Saturday, March 07, 2009

More from German Bishops on SSPX

Full statement here in German

The General Assembly has occupied itself with the debate over the repeal of the excommunication of the four bishops of the SSPX. It has become clear immediately following the receipt of unsustainable and irresponsible view of Bishop Williamson that the Bishops' Conference spoke out and any denial of the Holocaust condemned. As a result, the Episcopal Conference made available publicly the necessary documents for the debate (Decree of the Congregation for Bishops, Declaration of the State Secretariat, etc.) in a dossier our the website. In the discussion, members of the Episcopal Conference gave their experiences of the last few weeks. We set out the following specific points:

- The controversy surrounding the SSPX has made clear that even in ecclesiastical circles in Germany the understanding and reception of the Second Vatican Council is given to some misunderstandings and unilateral interpretations which should be more accurately perceived and should be intensively worked on.
- The disturbance of the relationship to the Jews was the clarification of the Holy See and the bishops in Germany can be renewed. The German Bishops' Conference is fully committed to the current path of Jewish-Catholic dialogue. For us here it is clear: There is no going back after what has been achieved and there will be no reversal to the relationship before the change (Cathcon- they mean Post-Vatican II – Wende is also used for the fall of Communism).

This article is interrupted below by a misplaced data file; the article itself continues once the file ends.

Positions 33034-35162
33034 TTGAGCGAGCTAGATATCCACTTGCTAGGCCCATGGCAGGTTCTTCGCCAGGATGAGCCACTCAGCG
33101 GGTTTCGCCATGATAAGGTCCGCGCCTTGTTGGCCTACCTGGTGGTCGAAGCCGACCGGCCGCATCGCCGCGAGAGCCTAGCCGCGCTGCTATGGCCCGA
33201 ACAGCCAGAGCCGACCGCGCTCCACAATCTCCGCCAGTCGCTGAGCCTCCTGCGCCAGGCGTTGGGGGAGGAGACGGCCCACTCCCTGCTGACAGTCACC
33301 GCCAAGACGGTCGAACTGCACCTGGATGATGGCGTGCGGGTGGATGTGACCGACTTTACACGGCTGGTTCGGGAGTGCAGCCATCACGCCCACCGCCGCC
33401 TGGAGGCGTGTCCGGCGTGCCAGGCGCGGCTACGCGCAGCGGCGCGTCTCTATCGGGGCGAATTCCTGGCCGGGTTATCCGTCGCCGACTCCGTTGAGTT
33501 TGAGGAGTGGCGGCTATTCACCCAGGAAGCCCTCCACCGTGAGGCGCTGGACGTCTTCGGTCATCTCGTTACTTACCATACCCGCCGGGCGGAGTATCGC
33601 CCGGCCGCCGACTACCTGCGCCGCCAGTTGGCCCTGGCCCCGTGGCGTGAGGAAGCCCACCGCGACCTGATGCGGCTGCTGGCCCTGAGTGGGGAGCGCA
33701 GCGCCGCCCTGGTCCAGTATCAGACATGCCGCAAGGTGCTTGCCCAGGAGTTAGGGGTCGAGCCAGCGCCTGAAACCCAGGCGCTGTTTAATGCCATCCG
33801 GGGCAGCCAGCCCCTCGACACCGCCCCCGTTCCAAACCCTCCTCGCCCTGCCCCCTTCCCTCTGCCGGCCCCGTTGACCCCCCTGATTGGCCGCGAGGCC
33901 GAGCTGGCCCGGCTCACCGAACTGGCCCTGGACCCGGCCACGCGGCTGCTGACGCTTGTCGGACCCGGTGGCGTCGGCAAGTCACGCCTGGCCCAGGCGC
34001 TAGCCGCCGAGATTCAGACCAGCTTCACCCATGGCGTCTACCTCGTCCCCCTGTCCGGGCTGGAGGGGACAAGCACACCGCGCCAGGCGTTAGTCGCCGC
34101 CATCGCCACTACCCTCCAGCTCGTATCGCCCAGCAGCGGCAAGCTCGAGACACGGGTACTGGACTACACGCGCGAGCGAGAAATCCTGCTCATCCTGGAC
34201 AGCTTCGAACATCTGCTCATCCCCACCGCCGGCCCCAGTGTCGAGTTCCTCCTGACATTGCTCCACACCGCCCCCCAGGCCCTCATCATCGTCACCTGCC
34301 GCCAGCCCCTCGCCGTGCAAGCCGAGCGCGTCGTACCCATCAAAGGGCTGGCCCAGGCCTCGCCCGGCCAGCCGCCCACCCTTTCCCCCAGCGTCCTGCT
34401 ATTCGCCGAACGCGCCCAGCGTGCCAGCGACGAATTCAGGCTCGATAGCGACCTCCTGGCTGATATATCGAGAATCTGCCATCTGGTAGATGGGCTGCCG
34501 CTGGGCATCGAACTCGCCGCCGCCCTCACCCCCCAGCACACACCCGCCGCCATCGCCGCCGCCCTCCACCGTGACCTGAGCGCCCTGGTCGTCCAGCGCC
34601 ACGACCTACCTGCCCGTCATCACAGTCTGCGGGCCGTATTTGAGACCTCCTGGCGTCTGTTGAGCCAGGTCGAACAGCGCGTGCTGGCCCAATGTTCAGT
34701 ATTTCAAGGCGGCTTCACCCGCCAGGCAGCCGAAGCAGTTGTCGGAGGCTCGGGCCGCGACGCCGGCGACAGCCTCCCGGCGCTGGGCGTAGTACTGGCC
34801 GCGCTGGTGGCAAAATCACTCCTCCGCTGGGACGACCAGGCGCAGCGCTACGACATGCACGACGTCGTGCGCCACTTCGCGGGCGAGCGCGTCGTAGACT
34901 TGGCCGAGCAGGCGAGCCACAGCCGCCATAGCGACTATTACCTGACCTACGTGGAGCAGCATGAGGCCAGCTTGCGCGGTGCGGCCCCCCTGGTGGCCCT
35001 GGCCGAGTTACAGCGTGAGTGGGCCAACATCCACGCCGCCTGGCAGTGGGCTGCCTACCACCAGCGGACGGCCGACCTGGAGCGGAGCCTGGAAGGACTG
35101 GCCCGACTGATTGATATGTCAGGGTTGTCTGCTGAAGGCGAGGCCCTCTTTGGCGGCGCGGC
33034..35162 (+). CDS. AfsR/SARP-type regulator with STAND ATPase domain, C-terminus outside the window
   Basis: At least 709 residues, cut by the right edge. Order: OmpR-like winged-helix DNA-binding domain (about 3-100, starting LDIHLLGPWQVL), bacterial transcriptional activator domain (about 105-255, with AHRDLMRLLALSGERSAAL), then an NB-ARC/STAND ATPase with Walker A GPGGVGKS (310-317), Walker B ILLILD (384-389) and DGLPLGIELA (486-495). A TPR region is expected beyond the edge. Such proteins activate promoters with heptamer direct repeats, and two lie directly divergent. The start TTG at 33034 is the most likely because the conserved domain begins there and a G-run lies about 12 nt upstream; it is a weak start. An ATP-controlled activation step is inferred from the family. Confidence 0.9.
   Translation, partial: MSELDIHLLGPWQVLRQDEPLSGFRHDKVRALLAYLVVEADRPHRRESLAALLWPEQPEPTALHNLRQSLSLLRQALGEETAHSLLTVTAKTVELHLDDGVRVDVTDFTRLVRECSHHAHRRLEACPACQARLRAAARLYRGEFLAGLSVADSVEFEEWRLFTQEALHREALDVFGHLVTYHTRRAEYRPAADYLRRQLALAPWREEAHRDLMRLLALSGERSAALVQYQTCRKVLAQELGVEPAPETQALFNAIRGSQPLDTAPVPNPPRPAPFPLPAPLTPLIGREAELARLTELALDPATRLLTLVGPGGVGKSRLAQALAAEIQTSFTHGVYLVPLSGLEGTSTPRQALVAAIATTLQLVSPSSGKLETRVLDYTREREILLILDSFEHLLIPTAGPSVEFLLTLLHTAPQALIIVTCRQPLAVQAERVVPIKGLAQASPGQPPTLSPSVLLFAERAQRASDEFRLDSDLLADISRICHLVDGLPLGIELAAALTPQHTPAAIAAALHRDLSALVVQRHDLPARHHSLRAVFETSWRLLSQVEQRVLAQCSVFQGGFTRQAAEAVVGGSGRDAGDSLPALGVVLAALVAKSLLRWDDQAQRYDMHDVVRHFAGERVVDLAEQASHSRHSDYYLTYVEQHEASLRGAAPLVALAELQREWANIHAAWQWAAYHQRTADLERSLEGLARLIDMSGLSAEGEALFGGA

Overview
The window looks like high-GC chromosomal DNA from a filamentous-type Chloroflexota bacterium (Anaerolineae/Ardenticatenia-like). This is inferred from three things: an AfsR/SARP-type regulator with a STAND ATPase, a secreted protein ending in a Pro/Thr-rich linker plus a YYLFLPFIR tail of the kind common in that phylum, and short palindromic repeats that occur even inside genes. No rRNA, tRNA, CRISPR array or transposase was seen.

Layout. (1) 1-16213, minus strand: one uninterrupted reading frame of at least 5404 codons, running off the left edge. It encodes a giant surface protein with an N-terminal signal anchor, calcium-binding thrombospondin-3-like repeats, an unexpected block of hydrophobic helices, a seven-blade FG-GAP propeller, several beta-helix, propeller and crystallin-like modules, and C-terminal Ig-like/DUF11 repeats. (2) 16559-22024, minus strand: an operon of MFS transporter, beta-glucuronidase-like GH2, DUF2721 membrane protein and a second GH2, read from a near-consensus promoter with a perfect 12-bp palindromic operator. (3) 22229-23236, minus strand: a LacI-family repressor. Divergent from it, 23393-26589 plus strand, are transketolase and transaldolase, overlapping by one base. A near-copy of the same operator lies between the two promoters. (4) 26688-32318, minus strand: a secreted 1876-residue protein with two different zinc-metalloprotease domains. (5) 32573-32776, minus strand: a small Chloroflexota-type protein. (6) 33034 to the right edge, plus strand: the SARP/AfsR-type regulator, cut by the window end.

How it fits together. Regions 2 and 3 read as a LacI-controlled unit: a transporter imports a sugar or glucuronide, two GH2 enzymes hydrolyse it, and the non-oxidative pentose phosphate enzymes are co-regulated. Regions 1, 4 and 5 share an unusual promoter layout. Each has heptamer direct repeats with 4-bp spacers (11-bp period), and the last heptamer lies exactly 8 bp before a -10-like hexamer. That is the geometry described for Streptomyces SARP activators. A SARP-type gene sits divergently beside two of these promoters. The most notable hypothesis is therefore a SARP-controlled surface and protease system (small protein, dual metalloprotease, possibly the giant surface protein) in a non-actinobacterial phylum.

- The integration of the SSPX into the Church which is a goal of the Apostolic See, remains given the current experience a project with dubious prospects of success. The intransigent attitude of the leaders of the SSPX on the central question of full recognition of the Second Vatican Council and the lack of willingness to adapt to the Roman requirements gives a clear message.

We have put together these concerns and make public today a joint statement by the German bishops on the current path of the Catholic Church (see Appendix). It sees itself as a continuation of what we have repeatedly said in recent weeks and have done. In the next week in Rome, I will be addressing many points in different departments of the Vatican, particularly around the issues of communication between Rome in the national bishops' conferences.

In the discussion on the petition of the movement "We Are Church", the secretary of the German Bishop's Conference, P. Dr. Hans Langedörfer SJ, accepted the list of signatures. He made it clear that the contents of the petition were in part in great the views of the Bishops' Conference

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